In its recent decision in Cigar King v. Corporacion Habanos, the Federal Circuit Court of Appeals affirmed the cancellation of Cigar King’s trademarks after it failed to comply with discovery orders. This was only the latest in a long line of trademark disputes between cigar brands, and is by no means the first example of a stogie manufacturer that had a complicated relationship with a court order. Perhaps the party with the most chutzpah in this regard was the Fritz Brothers Company of Cincinnati.
In 1887, the Fritz Brothers began selling “Great Republic Cigarros.” Their competitor, the New York-based George P. Lies Company, was not happy about this, because it had already been selling “Grand Republic Cigarros” for ten years, and had registered its mark with the U.S. Patent Office. To make matters worse, the Fritz brothers appeared to have modeled the Great Republic packaging after the Grand Republic packing, including a similar cedar box, similar embossed seal, and a similar label inside the box with an image of a seated “goddess” (Grand Republic featured the “goddess of liberty;” Great Republic the “goddess of industry”). The George P. Lies Company instituted trademark proceedings. An Ohio court found that there was a likelihood of confusion between the two products, and issued an injunction against the Fritz Brothers’ continued sale of the “Great Republic” cigars.
“Hoping to escape” the injunction, the Fritz Brothers brazenly relabeled their product “Great Injunction Cigarros,” and put them right back on the market. Other than the name, the packaging remained the same. L.J. Daniel, a cigar merchant in Georgia, began distributing the defiant product pursuant to an indemnification agreement with the Fritz Brothers. The George P. Lies Company brought a new trademark infringement suit against Mr. Daniel in Georgia.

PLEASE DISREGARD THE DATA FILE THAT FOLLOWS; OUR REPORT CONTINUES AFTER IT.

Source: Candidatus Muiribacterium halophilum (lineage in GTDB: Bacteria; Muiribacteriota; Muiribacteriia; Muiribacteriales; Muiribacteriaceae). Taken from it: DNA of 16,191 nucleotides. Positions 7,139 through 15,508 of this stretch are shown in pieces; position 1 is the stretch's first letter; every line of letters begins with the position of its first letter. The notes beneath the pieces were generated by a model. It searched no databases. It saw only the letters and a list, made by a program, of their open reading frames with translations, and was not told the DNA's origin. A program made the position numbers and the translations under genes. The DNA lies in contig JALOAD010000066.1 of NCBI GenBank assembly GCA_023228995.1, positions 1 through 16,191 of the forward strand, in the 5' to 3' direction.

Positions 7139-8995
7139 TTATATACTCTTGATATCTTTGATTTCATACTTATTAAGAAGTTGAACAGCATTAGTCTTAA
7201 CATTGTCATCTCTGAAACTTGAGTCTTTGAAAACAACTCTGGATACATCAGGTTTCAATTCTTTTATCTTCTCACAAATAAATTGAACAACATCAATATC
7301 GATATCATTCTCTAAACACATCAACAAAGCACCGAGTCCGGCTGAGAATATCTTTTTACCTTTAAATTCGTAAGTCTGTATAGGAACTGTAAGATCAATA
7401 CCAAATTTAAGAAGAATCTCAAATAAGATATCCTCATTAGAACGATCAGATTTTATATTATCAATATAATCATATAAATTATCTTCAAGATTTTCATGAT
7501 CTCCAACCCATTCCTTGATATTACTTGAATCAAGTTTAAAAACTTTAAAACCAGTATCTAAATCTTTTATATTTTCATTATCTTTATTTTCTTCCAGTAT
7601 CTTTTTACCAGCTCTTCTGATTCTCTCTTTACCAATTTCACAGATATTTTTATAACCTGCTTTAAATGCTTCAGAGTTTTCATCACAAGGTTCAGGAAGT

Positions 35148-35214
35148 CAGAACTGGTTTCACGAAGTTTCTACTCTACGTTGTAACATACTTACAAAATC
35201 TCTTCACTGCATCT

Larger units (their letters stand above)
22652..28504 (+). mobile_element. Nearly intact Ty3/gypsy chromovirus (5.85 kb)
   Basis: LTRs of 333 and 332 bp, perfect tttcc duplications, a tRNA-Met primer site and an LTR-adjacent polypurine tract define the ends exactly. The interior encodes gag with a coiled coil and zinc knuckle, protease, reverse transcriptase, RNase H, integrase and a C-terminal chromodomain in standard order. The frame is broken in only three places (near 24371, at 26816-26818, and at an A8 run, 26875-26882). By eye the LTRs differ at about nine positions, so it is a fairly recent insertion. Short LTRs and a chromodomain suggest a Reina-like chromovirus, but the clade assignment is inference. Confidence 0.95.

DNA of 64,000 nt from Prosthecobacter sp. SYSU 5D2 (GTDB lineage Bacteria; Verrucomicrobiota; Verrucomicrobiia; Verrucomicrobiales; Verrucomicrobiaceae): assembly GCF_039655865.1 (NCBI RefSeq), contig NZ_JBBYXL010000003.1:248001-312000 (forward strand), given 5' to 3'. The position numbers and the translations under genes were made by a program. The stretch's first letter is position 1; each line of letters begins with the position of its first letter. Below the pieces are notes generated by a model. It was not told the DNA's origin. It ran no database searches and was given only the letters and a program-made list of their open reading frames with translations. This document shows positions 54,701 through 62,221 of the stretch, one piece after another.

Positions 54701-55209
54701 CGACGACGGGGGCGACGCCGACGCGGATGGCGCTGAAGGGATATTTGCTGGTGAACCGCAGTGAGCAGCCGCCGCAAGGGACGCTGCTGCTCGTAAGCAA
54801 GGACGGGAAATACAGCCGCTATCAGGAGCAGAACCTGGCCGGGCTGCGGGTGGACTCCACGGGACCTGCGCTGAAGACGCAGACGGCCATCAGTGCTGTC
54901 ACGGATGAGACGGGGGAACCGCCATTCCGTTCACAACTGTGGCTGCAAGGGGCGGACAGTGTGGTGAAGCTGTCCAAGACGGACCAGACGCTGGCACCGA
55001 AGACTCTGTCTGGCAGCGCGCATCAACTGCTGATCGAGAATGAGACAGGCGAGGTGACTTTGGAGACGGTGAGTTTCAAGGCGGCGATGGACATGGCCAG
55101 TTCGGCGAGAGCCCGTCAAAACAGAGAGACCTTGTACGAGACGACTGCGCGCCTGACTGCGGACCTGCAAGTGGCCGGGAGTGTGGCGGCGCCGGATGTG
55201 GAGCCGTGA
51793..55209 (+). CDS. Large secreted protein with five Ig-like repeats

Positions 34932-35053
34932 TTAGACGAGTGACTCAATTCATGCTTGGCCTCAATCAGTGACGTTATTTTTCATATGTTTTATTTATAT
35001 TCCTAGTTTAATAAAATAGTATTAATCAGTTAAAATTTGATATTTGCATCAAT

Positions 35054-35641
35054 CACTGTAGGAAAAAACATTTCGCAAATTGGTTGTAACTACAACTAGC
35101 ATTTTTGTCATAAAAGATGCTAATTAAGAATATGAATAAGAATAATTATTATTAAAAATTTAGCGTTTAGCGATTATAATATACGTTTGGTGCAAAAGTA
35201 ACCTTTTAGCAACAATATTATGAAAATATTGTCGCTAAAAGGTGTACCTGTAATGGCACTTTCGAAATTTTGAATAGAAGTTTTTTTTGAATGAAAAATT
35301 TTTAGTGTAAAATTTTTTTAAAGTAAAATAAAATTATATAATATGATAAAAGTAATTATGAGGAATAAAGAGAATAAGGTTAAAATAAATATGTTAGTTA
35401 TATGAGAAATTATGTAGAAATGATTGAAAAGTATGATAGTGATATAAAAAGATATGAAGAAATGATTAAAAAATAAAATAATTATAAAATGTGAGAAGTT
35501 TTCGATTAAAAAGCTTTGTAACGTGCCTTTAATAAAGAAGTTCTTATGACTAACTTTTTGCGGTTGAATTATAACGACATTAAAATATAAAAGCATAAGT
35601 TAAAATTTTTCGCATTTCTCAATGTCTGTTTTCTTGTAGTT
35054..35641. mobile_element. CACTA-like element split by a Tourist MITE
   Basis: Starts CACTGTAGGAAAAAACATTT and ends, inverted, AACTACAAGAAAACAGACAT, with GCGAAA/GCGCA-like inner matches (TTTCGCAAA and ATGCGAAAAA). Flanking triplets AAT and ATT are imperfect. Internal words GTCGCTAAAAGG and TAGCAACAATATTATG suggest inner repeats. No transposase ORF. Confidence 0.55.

Daniel asserted that he was not bound by the prior Ohio injunction and, in any event, he was not violating it. Daniel argued, among other things, that the name “Great Injunction” had not confused anyone. On the contrary, the name advertised to his customers that there was a trademark controversy, and therefore a difference, between the two brands. The Judge agreed with Daniel, and the Supreme Court of Georgia subsequently affirmed. The case was Lies v. Daniel, 82 Ga. 272 (1888).
Sadly, this author was unable to locate a photograph of the “Great Injunction” product, and it doesn’t appear to be on the market anymore. On the bright side, the name is just sitting there unused; perhaps a great rebranding opportunity for the Cigar King.